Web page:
In AD, a smallpox epidemic in Japan caused significant deaths. Measles was the Great Plague of Athens in B. It is interesting to note that the history of humans would have been different if infectious diseases had not been present or if genetics resistance to virulence did not exist. Culturally and biologically we would have been different. Basically this should have been a 4 star book, a book about how bacteria and viruses have been the root cause and catalyst of so much of humanity's history.
Because of his mastery of the material and obvious research, this book could have been so much more! I can't help but wonder if much of this could have been accomplished by an amazing editor. A great idea would be to totally restructure the book as a "history" of the world and humanity, so readers are taken thru a journey of how germs and disease shaped up over the centuries. Even some infographic-style illustrations - a more micro one and one for each chapter or epoch - would have helped.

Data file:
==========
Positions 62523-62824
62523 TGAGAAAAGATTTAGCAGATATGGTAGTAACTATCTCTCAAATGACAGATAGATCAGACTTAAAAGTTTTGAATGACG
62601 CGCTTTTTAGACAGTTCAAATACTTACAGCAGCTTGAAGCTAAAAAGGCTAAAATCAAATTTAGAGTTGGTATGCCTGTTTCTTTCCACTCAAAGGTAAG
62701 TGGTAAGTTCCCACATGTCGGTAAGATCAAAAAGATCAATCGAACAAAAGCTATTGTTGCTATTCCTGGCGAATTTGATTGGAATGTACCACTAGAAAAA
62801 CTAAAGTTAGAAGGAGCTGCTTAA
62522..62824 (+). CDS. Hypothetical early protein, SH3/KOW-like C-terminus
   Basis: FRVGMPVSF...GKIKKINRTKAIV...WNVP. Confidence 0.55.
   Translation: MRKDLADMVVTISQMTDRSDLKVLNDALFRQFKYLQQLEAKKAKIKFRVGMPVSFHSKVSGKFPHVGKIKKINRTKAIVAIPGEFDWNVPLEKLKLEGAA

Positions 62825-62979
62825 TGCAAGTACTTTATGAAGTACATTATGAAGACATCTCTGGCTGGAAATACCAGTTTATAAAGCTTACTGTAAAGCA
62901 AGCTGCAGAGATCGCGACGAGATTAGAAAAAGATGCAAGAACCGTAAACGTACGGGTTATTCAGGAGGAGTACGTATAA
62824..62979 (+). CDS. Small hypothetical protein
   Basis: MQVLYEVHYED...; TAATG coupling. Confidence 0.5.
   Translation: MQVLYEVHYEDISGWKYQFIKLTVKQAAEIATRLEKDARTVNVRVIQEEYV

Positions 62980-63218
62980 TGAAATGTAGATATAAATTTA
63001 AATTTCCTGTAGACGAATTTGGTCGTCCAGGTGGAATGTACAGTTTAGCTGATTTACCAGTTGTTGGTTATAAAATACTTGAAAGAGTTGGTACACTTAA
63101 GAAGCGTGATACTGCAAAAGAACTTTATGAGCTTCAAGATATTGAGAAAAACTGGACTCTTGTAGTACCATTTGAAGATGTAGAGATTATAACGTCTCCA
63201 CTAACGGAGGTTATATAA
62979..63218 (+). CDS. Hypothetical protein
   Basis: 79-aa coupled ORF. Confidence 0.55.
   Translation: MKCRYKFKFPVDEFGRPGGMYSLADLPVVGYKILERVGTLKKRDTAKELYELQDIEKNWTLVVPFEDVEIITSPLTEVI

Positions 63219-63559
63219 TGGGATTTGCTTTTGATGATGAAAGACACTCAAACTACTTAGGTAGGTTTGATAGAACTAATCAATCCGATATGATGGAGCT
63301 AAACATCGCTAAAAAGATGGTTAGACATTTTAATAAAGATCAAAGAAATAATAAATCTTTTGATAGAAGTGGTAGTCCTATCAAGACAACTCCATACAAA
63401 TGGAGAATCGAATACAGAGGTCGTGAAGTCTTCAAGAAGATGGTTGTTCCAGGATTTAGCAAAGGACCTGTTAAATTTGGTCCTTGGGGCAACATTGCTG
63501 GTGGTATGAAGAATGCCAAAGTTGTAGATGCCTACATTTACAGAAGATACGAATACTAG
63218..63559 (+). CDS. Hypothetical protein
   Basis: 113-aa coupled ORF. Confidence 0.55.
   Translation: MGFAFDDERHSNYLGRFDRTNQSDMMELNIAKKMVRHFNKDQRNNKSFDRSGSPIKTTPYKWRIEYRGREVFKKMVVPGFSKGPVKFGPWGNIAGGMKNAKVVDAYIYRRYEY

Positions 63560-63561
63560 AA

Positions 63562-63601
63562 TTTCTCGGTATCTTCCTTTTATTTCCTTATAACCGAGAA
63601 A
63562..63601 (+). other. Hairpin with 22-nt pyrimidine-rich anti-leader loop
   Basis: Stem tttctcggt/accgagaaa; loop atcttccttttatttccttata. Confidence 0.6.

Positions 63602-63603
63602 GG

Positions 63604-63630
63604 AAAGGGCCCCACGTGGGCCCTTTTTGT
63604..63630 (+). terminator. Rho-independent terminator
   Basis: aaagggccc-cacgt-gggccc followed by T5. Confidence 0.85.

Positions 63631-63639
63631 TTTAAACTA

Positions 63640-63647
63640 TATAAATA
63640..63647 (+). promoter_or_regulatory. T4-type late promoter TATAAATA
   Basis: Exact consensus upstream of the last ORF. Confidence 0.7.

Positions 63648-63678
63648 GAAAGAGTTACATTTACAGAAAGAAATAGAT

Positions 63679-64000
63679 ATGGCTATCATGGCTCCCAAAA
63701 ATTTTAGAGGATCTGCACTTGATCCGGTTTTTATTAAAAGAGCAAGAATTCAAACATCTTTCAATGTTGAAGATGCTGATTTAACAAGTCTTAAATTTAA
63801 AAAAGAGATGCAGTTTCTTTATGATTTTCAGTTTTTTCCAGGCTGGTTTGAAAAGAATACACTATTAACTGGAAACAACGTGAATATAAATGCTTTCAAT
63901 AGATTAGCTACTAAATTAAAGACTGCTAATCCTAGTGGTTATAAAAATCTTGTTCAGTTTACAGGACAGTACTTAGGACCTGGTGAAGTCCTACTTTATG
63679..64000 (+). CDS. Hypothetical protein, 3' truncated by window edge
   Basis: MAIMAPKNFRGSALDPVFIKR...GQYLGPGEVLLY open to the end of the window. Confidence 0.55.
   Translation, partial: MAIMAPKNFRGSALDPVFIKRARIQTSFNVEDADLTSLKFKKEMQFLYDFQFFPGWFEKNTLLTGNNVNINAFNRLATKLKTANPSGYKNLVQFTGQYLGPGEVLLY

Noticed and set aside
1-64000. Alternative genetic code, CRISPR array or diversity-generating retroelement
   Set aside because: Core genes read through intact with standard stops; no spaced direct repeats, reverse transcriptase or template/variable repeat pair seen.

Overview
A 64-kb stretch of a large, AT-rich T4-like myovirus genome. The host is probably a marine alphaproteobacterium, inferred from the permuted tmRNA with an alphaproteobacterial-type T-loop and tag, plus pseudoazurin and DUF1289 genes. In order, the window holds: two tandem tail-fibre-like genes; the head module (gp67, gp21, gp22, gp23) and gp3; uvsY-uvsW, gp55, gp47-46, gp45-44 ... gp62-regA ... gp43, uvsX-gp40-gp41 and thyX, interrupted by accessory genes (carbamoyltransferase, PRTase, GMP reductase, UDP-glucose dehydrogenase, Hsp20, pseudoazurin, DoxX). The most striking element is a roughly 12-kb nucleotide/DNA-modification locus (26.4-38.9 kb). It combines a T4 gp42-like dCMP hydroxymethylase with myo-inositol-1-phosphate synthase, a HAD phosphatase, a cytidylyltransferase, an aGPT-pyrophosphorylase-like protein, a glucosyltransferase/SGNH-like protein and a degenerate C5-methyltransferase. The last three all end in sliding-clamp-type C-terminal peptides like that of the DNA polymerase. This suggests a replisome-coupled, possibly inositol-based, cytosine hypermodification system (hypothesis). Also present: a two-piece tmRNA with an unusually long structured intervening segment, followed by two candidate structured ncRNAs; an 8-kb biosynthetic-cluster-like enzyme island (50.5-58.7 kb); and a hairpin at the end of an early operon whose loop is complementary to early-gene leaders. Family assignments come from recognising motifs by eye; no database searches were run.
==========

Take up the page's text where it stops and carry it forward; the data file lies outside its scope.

As it is, it was sort of tons and tons of pieces that felt thrown together and gave you the feeling of "been here" before over and over. Overall, the book was very uneven. I felt that many of the passages dealing with biology were shallow YMMV; I am a biomedical engineer, and I like lots and lots and lots of biology. The book did have a lot of interesting nuggets of information, though. I'd like to see what a better writer could have done with the material. This "shaping" happens on two levels: first, bacteria, viruses, prions, fungi and other sources of nasty epidemics change the human population itself, right down to the genes we carry today.